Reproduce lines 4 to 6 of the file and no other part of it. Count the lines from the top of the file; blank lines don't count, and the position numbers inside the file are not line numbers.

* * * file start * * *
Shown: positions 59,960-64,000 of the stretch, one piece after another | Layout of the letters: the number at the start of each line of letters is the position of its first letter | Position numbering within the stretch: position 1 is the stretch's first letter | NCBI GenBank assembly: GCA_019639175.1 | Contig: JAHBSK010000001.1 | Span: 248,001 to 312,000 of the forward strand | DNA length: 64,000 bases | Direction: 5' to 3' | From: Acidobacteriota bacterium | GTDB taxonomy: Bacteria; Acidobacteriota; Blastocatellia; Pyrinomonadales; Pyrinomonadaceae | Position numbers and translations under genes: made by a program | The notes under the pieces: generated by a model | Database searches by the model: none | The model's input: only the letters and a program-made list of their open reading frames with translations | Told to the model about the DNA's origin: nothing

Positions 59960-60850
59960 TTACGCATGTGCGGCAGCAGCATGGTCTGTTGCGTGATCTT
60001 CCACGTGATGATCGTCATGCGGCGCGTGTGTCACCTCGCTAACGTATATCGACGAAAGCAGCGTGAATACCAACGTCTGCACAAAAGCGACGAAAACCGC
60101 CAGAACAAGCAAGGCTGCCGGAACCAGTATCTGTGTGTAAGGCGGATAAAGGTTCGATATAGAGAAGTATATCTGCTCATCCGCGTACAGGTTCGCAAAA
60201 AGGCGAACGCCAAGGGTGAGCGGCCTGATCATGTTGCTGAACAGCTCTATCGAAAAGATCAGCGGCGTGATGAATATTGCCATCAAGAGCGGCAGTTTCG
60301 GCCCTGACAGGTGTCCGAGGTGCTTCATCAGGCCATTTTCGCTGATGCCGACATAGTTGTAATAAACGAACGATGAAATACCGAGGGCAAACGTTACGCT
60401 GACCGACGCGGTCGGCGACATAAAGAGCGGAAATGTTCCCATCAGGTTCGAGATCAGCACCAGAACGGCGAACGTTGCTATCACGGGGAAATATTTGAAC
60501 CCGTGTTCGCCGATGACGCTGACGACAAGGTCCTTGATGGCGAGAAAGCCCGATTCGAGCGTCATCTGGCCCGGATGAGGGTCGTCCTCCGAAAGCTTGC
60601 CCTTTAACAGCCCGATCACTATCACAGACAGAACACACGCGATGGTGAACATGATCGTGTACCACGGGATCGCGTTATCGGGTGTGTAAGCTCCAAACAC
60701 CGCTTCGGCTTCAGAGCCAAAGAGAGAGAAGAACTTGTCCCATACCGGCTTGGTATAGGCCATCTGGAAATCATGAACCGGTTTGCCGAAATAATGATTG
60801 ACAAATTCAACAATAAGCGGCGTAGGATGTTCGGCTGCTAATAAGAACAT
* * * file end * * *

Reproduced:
60001 CCACGTGATGATCGTCATGCGGCGCGTGTGTCACCTCGCTAACGTATATCGACGAAAGCAGCGTGAATACCAACGTCTGCACAAAAGCGACGAAAACCGC
60101 CAGAACAAGCAAGGCTGCCGGAACCAGTATCTGTGTGTAAGGCGGATAAAGGTTCGATATAGAGAAGTATATCTGCTCATCCGCGTACAGGTTCGCAAAA
60201 AGGCGAACGCCAAGGGTGAGCGGCCTGATCATGTTGCTGAACAGCTCTATCGAAAAGATCAGCGGCGTGATGAATATTGCCATCAAGAGCGGCAGTTTCG